One of my favorite staffing companies only calls when the all the boxes are all ticked. When I see that email or phone number coming in, I am confident I’ll want to listen to what’s about to be shared: the right volume of patients, good location, decent pay, excellent staff, safe location.

I think the best partnerships with recruiters develop when there is a mutual degree of respect, open and honest communication, and trust.

When answers are needed or clarification required, the kind of recruiter I like to work with digs in and finds the honest answers. Fostering a long-term relationship over the quick win is a recipe for mutually beneficial collaboration.

Posted In

About Mitchel Schwindt, MD

Dr. Mitchel Schwindt is a board-certified emergency medicine physician who practices in a variety of clinical settings. He completed his residency at Butterworth Hospital in Grand Rapids, Michigan. As part of Michigan State University, Butterworth was renamed Spectrum Health, and is one of the busiest level 1 emergency and trauma centers in the United States. He served as chief resident his final year. While there he was inducted into Alpha Omega Alpha, a prestigious medical honor society. He also devoted a significant amount of time working as a flight physician (helicopter) for an aeromedical company.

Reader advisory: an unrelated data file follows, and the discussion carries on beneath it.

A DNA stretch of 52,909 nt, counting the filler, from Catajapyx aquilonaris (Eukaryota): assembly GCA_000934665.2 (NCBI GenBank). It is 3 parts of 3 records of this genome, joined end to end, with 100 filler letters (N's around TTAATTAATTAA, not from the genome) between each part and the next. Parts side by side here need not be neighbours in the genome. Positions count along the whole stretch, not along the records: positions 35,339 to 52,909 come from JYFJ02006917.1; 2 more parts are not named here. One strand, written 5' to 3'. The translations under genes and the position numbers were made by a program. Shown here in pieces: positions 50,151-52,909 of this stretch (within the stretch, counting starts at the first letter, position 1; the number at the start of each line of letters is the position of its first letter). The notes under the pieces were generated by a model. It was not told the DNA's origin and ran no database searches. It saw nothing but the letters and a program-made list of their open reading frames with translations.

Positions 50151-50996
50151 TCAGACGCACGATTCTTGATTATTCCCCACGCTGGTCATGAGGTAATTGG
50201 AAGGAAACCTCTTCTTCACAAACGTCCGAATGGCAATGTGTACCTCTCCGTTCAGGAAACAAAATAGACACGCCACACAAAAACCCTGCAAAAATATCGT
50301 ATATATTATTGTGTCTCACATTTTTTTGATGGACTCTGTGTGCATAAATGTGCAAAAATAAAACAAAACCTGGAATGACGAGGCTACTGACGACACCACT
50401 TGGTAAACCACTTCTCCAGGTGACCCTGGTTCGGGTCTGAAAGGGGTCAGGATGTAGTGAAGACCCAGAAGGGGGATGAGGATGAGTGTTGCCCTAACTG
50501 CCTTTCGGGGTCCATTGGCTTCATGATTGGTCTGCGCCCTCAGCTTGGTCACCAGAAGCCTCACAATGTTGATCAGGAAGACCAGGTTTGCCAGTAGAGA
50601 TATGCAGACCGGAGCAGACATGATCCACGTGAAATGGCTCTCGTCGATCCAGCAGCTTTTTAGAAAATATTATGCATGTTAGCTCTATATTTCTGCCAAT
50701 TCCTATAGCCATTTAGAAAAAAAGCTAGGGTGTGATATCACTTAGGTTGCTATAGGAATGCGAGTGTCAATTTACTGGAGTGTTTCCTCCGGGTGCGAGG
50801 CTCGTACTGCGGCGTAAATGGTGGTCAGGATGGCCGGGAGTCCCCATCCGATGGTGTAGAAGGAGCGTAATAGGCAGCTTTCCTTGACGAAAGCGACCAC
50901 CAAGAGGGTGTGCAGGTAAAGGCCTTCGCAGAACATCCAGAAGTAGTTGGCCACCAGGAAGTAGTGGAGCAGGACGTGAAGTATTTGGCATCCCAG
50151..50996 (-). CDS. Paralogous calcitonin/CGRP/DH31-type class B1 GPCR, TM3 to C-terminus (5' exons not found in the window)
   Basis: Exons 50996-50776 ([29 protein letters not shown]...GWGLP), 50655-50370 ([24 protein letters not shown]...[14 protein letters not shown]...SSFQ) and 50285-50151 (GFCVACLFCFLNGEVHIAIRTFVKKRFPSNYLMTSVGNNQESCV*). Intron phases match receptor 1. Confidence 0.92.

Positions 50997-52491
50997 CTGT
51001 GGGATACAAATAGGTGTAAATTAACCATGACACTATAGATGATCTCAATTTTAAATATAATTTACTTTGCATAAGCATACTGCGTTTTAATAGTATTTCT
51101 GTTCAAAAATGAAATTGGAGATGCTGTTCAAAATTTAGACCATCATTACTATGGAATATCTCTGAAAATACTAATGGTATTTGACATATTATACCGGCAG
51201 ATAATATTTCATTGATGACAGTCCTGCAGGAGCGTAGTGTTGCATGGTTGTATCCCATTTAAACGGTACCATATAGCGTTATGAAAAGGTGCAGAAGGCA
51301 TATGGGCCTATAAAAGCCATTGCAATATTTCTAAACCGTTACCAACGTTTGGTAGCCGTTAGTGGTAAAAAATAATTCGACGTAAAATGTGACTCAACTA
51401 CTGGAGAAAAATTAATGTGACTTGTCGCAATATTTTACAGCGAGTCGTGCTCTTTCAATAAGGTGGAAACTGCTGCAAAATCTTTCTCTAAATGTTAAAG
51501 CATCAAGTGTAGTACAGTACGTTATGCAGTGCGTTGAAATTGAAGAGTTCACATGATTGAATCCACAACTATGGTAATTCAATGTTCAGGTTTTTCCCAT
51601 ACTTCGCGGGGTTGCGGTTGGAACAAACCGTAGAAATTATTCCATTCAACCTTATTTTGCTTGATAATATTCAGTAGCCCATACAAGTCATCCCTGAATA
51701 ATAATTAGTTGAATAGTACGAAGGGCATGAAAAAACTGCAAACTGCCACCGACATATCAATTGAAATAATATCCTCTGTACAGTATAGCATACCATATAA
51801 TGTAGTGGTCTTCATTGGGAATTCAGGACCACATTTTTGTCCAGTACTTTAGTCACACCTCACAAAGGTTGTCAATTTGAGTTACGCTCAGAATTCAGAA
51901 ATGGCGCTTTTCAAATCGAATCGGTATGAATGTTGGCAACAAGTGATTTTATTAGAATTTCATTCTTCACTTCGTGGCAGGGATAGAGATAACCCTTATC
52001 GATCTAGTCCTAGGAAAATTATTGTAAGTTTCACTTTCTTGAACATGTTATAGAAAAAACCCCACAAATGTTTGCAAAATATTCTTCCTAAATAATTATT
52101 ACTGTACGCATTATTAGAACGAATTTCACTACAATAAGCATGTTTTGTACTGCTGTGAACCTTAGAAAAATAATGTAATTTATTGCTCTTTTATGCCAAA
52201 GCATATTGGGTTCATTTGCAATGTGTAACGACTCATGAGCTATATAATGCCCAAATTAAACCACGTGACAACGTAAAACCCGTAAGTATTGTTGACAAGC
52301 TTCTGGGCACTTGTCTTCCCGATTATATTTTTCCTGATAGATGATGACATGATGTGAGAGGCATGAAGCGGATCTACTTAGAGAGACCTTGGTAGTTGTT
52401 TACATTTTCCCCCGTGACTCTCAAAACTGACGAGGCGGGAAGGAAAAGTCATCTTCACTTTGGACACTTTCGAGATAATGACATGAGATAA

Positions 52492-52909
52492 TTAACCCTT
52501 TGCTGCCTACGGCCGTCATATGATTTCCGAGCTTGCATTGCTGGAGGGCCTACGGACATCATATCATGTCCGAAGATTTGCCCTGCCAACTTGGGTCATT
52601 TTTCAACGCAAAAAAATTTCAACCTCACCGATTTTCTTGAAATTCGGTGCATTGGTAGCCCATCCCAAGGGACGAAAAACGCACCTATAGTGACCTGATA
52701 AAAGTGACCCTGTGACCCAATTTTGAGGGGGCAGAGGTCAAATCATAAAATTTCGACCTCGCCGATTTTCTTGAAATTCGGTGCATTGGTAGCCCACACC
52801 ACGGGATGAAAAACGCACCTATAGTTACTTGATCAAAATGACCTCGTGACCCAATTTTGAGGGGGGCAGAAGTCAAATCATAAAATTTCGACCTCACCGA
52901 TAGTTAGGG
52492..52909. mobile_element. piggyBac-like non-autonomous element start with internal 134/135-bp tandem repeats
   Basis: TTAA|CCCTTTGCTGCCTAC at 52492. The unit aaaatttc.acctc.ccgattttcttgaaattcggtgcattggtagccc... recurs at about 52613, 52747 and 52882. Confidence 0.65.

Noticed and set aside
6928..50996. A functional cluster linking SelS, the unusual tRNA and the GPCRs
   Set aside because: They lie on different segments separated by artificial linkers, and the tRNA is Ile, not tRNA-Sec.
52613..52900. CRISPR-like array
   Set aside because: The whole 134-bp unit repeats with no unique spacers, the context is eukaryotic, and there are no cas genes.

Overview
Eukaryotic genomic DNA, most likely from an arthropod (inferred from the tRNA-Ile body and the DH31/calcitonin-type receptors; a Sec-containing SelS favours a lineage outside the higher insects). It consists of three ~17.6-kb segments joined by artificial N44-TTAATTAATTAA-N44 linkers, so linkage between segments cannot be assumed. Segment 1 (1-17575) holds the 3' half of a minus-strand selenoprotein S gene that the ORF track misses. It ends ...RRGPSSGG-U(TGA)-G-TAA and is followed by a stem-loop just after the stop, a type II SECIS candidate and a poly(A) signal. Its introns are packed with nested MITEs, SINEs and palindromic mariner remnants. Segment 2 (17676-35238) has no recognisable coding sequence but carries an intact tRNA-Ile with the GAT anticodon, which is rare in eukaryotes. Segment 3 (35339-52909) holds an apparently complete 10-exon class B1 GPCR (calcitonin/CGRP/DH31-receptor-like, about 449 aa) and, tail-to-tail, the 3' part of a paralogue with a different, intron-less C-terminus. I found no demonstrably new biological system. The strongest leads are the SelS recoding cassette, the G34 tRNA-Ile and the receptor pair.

Dr. Schwindt has served on many committees and steering groups related to health care, quality and process improvement and was a former trauma program medical director. He serves as a volunteer physician for local sporting and martial arts events. He is a consultant and medical advisor to several dental groups and has developed protocols and policies related to medical issues in the dental practice.

Wellness and nutrition are a passionate interest for Dr. Schwindt. He writes extensively on the subject and has published several related books. He is a member of the A4M – The American Academy of Anti-Aging Medicine and is currently pursing a functional and sports medicine fellowship.

In his free time, he enjoys competing in triathlons, skiing, water sports, time with family, foreign travel and pursuing entrepreneurial activities.